Following the tragic death of Luella Fletcher-Michie at Bestival Festival in 2017, her partner, Ceon Broughton was convicted of the offence of Gross Negligence Manslaughter by a jury in the Crown Court.
During an appeal in August 2020, the Court of Appeal quashed the conviction and in its Judgment the court re-examined the test for Gross Negligence Manslaughter and set out six elements that must be proven beyond reasonable doubt (i.e. the criminal standard of proof) for a prosecution to succeed.
Helen Holder of Kangs Solicitors, sets out the circumstances of the case.
Kangs Solicitors is extremely experienced at defending clients charged with Gross Negligence Manslaughter. Kangs Solicitors is a top ranked firm recognised by both of the leading law directories, Chambers & Partner and the Legal 500 for criminal defence work on behalf of clients facing prosecutions for every kind of criminal offence including serious, violent and complex financial crime offences.
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The Tragic Circumstances | Kangs Criminal Manslaughter Solicitors
- At the Bestival festival in 2017, Ceon supplied Louella with 2-CP, a hallucinogenic drug.
- The couple entered into the woods at approximately 4pm after which Ceon recorded Louella on his mobile phone as her health deteriorated over a few hours.
- Ceon is reported as having sought help prior to 9pm.
- A photograph taken at 11.25pm indicates that Louella had died by that time and she was declared dead at 01.10am.
Court Hearing | Kangs Manslaughter Defence Solicitors
- Whilst the Prosecution argued that Louella could have lived had Ceon sought earlier medical assistance, medical evidence was to the effect that by 8.18pm she was seriously unwell and in need of urgent medical care.
- It was further stated that, on the balance of probability, she would have stood a 90% chance of survival had she received medical intervention at 9.10pm.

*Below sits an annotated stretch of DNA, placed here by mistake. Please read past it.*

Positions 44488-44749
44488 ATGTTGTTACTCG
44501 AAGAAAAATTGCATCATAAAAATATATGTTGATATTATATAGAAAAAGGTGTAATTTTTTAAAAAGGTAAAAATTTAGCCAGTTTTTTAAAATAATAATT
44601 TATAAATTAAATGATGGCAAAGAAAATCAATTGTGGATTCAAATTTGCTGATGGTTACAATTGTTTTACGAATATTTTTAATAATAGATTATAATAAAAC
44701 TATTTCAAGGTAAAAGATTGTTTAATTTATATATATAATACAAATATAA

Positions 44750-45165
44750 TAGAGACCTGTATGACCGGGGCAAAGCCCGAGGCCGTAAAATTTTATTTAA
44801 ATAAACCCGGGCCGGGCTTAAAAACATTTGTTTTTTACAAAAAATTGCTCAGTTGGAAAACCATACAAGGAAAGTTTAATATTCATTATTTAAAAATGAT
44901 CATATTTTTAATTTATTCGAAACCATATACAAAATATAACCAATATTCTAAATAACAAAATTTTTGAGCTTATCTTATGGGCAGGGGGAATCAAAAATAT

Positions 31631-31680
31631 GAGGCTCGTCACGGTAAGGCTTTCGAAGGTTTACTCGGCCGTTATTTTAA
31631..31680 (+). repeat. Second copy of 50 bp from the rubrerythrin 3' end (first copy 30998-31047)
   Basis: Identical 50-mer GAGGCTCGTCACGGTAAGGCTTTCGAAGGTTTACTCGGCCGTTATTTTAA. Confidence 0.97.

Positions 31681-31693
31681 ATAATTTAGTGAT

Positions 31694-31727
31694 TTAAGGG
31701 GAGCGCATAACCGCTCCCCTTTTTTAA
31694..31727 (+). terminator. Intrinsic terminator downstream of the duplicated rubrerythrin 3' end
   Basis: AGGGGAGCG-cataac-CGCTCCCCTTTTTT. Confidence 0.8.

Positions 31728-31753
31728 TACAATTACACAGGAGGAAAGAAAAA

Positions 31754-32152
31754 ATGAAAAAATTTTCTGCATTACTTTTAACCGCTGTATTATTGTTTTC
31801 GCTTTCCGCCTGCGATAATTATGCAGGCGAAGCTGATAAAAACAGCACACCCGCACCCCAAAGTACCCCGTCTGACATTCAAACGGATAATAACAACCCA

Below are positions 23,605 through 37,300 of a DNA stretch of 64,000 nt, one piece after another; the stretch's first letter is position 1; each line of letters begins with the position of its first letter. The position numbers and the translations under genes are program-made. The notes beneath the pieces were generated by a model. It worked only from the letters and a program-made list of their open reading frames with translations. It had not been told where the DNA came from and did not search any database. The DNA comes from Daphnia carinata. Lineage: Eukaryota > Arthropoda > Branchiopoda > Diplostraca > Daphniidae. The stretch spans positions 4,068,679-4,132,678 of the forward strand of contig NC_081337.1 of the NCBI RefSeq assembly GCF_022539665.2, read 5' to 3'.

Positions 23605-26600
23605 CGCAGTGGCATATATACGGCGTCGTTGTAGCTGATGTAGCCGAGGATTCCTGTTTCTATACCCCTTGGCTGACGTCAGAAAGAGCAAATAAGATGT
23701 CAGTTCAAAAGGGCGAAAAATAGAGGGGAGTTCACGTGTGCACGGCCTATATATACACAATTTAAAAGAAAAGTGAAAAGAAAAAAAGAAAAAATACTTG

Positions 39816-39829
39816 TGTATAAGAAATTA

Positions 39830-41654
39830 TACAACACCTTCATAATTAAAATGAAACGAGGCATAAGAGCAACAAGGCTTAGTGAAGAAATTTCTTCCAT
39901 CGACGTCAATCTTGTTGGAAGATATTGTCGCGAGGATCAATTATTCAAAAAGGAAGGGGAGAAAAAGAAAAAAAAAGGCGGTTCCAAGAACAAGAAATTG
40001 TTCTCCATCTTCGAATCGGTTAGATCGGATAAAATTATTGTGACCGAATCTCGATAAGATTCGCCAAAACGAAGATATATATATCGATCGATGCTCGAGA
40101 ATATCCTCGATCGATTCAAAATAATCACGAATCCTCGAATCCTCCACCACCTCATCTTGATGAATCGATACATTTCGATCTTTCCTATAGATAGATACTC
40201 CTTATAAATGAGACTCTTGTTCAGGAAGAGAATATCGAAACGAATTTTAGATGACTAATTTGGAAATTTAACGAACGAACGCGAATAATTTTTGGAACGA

- The Prosecution was unable to prove that even with appropriate medical treatment, Louella would have definitely survived.
The Court Of Appeal Judgement | Kangs Criminal Defence Team
- The Court of Appeal stated:
“there needs to be a clear focus on when the condition of the deceased reached the threshold of serious and obvious risk of death, what the accused should have done then and the prospects of survival at that point”
- As the Prosecution was unable to prove when that time arose, the Court of Appeal quashed the conviction.
- In the Judgment, the Court of Appeal set out the six elements that the Prosecution must prove to obtain a conviction for Gross Negligence Manslaughter:
- the defendant owed an existing duty of care to the victim,
- the defendant negligently breached that duty,
- at the time of the breach there was a serious and obvious risk of death,
- it was reasonably foreseeable at the time of the breach that the breach gave rise to a serious and obvious risk of death,
- the breach of duty caused or made a significant contribution to the death,
- in the view of the jury the circumstances of the breach were truly exceptionally bad and so reprehensible as amount to gross negligence.
How Can We Help You? | Kangs National Criminal Defence Solicitors
Please feel free to contact our team through any of the solicitors named below who will be happy to provide you with some initial advice and an informal chat about any of the issues in this article which may be of interest to you.